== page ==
They are pretty similar, and they’re also similar to a lot of the current Russian routines. Ashton’s is closer to the Russians because Madison changes things up with some of her straddled stalder work, but both routines followed the same pattern (lengthy transition series at the beginning, release, dismount), the beginnings of their routines were identical (inbar full to Komova II to pak), and they both did an inbar half to straddle Jaeger release and full-twisting double tuck dismounts. So the bulk were very similar but here are the full routines for both and I’ve highlighted the similarities…
Ashton Locklear- inbar full (E) to Komova II (E) to pak (D) to Maloney (D) to bail (D) to Ray (B), inbar half (D) to Jaeger (D), full-out (D)
Madison Kocian- inbar full (E) to Komova II (E) to pak (D) to Chow half (E), inbar half (D) to straddle Jaeger (D), stalder (B) to stalder full (D) to full-in (D)
Both counted six of the same skills, and for a seventh skill, both counted another upward transition (a Maloney for Ashton and a Chow half for Madison). So of the eight counting skills, seven were similar enough between the two. The only major difference is that Madison only went between the bars on three skills whereas Ashton opted to count a bail on top of her other seven skills, so she had to transition back down and back up again to go between the bars on five skills. For Madison’s final counting skill, she did a stalder full connected into her dismount.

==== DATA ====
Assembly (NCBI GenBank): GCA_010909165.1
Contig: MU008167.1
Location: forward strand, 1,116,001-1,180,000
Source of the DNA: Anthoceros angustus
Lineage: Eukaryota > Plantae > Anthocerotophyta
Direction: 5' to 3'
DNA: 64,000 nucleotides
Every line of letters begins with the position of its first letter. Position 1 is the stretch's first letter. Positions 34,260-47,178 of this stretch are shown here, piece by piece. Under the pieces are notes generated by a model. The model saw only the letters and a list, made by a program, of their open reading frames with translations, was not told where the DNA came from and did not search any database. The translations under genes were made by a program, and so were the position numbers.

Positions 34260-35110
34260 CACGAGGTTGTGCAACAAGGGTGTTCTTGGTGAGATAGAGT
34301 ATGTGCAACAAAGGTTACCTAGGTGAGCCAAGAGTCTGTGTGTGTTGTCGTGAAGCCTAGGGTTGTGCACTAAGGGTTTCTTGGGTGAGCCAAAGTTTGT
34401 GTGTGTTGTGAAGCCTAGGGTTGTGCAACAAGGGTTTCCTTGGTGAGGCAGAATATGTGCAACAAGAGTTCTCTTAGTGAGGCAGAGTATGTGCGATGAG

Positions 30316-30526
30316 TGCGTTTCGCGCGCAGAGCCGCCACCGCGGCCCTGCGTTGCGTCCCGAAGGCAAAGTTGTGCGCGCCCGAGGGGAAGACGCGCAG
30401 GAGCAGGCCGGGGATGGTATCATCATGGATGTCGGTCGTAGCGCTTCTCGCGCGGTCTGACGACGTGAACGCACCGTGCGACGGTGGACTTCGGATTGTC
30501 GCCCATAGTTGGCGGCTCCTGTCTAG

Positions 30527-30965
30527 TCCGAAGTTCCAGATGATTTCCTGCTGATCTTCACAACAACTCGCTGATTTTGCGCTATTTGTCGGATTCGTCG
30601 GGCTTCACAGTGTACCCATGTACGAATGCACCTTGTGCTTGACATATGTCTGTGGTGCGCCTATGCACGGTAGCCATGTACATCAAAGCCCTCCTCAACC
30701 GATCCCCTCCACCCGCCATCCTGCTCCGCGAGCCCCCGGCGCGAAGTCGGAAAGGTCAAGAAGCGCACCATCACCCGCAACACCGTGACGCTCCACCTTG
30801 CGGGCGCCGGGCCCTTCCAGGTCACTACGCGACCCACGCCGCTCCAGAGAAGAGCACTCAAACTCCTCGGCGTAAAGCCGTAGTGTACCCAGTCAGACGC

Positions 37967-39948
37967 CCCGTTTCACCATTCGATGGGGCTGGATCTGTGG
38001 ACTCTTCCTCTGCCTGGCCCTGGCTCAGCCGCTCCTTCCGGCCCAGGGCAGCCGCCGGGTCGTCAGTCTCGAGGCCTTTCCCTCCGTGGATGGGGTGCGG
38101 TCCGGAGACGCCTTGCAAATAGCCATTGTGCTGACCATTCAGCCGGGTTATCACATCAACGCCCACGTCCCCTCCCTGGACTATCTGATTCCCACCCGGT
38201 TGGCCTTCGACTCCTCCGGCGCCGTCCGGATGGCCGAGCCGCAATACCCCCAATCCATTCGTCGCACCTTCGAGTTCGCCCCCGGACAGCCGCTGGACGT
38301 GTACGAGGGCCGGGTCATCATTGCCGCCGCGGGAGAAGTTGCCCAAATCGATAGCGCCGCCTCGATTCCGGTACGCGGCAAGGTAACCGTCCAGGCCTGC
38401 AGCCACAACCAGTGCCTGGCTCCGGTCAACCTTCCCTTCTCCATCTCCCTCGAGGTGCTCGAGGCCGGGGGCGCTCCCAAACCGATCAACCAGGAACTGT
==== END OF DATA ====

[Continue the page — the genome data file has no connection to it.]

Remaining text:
So why was Madison’s higher? For counting skills, Ashton had six Ds and two Es for 3.4 whereas Madison had five Ds and three Es for 3.5, meaning from skills alone, Madison gets in at a tenth higher than Ashton.
Let’s look at connection value now. Ashton had four one-tenth connections (inbar full to Komova II, pak to Maloney, Maloney to bail, and inbar half to Jaeger) and one two-tenth connection (Komova II to pak) for a total of 0.6 in CV. Madison had three one-tenth connections (inbar full to Komova II, inbar half to Jaeger, stalder full to full-in) and two two-tenth connections (Komova II to pak, pak to Chow half) for a total of 0.7 in CV, again coming in a tenth higher than Ashton.
So that’s basically it. Both started from the 2.5 CR, but Madison added 3.5 from skills and 0.7 from CV whereas Ashton added 3.4 from skills and 0.6 from CV to put Madison at 6.7 and Ashton at 6.5.
What makes the front handspring double twisting vault so difficult?
Front handspring vaults are difficult because you get less power coming onto the table and the body shape of a front layout is hard to maintain in the air…and then anything without a half twist (or a one-and-a-half, and so on) is a blind landing in a front skill, so it’s difficult to master the air awareness for a skill like that. That’s why a Rudi is more popular than a handspring layout full…often gymnasts will upgrade from a barani to a Rudi skipping over the full because it’s easier to control a Rudi than a full due to the landing. So a double is not only more difficult due to a greater number of twists in that front layout body position, but it’s also more difficult because the landing is so hard to spot and hit correctly.
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Article by Lauren Hopkins